Media Contacts:

Peter Michaud
Gemini Observatory, Hilo, HI
Email: pmichaud"at"gemini.edu
Cell: (808) 936-6643
Desk: (808) 974-2510
Science Contacts:
Ji-Feng Liu
Chinese Academy of Sciences, Beijing, China
Email: jfliu"at"nao.cas.cn
Desk: +86 010 6488 8713
Stephen Justham
Chinese Academy of Sciences, Beijing, China
Email: sjustham"at"bao.ac.cn
Cell: +86 150 1100 3278
Paul Crowther
University of Sheffield, Sheffield, UK
Email: Paul.crowther"at"sheffield.ac.uk
Cell: +44 (0) 7946 638474
Desk: +44 (0)114 222 4291
Joel Bregman
University of Michigan
Email: jbregman"at"umich.edu
Cell: 734-476-9338
Desk: 734-764-3441

Peter Michaud | EurekAlert!
Further information:
http://www.gemini.edu
http://www.gemini.edu/node/12100

More articles from Physics and Astronomy:

nachricht A 100-year-old physics problem has been solved at EPFL
23.06.2017 | Ecole Polytechnique Fédérale de Lausanne

nachricht Quantum thermometer or optical refrigerator?
23.06.2017 | National Institute of Standards and Technology (NIST)

All articles from Physics and Astronomy >>>

The most recent press releases about innovation >>>

Die letzten 5 Focus-News des innovations-reports im Überblick:

Im Focus: Can we see monkeys from space? Emerging technologies to map biodiversity

An international team of scientists has proposed a new multi-disciplinary approach in which an array of new technologies will allow us to map biodiversity and the risks that wildlife is facing at the scale of whole landscapes. The findings are published in Nature Ecology and Evolution. This international research is led by the Kunming Institute of Zoology from China, University of East Anglia, University of Leicester and the Leibniz Institute for Zoo and Wildlife Research.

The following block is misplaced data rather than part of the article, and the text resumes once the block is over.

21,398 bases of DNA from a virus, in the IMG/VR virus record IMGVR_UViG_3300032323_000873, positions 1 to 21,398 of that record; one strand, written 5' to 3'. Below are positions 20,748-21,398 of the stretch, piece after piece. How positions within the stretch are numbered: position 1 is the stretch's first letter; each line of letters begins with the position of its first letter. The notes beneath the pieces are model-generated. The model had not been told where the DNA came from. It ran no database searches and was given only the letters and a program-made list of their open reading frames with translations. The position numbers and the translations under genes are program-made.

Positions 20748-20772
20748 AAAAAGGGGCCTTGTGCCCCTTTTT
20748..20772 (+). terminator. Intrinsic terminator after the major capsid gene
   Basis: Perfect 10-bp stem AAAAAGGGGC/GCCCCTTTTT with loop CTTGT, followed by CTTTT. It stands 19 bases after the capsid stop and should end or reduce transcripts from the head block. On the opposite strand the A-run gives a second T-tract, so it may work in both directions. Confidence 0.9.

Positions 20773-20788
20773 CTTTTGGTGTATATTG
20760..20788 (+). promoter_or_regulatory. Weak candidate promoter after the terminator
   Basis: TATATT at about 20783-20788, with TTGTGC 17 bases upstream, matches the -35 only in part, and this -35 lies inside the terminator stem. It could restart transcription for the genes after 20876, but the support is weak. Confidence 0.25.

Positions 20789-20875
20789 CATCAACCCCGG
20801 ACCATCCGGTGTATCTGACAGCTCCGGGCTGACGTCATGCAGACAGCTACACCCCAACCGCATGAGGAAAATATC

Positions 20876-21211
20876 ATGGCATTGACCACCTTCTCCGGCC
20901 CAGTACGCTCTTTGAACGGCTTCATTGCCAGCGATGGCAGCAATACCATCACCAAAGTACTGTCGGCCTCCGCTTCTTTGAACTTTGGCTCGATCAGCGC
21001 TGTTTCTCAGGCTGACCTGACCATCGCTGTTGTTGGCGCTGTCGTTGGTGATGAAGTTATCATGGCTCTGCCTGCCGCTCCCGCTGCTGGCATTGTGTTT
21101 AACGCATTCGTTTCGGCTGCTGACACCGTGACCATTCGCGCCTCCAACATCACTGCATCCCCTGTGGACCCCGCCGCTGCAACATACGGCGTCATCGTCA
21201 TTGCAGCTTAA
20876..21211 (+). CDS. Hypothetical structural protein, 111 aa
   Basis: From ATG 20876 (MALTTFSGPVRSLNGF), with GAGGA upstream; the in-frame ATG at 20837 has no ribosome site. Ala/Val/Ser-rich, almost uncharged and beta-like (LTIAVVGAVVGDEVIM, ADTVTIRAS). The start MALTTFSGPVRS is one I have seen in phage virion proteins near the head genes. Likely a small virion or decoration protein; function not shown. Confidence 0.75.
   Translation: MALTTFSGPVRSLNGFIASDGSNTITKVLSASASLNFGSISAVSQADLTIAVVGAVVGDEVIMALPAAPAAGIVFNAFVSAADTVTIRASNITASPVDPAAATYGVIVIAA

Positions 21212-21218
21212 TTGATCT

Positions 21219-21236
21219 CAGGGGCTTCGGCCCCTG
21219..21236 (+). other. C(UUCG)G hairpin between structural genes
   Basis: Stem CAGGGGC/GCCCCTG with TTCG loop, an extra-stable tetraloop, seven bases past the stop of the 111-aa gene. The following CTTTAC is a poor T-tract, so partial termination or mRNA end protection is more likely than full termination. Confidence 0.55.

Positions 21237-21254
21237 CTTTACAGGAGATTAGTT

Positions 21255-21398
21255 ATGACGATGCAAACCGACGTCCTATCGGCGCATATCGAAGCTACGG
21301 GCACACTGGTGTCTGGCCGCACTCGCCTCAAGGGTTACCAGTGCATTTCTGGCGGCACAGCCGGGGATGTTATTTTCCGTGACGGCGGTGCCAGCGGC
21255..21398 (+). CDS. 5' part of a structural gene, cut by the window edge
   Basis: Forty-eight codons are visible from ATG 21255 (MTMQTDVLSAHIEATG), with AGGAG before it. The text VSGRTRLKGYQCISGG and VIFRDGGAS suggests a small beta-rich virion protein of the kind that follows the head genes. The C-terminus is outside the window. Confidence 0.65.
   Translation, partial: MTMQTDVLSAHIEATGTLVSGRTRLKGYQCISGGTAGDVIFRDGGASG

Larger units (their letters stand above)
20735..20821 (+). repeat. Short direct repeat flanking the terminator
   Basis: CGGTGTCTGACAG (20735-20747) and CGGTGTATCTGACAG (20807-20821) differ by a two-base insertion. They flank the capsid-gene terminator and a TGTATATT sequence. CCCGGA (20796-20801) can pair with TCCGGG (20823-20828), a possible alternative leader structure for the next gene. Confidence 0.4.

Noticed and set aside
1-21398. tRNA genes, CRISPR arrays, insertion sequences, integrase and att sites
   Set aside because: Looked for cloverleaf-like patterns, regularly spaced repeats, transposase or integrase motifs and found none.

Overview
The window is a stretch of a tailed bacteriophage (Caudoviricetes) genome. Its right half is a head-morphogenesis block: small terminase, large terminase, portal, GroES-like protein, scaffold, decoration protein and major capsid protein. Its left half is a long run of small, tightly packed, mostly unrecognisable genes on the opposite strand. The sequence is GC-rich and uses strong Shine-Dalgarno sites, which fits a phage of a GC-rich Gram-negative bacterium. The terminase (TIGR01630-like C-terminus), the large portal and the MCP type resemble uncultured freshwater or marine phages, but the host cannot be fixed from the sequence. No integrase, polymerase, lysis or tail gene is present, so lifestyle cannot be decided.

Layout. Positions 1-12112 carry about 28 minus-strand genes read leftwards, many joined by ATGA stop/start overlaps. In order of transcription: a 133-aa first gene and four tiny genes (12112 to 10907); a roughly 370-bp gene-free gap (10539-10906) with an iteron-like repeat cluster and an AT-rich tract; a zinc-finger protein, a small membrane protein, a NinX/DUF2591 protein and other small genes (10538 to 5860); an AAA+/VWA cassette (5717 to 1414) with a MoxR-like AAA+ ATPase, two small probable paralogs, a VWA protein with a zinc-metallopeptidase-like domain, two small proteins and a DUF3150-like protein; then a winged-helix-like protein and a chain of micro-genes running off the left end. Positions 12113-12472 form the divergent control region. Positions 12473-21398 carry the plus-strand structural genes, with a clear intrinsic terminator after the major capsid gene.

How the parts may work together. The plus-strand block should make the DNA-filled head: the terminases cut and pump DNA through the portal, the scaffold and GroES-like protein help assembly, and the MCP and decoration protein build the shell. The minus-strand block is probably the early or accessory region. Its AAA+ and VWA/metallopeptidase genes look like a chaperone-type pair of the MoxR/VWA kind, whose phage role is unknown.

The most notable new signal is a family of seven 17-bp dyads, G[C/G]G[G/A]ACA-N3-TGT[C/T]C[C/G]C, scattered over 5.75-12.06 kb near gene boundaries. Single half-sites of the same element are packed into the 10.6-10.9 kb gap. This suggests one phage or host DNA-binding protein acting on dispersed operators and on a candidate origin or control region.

Using a combination of satellite and ground data, the team proposes that it is now possible to map biodiversity with an accuracy that has not been previously...

Im Focus: Climate satellite: Tracking methane with robust laser technology

Heatwaves in the Arctic, longer periods of vegetation in Europe, severe floods in West Africa – starting in 2021, scientists want to explore the emissions of the greenhouse gas methane with the German-French satellite MERLIN. This is made possible by a new robust laser system of the Fraunhofer Institute for Laser Technology ILT in Aachen, which achieves unprecedented measurement accuracy.

Methane is primarily the result of the decomposition of organic matter. The gas has a 25 times greater warming potential than carbon dioxide, but is not as...

Im Focus: How protons move through a fuel cell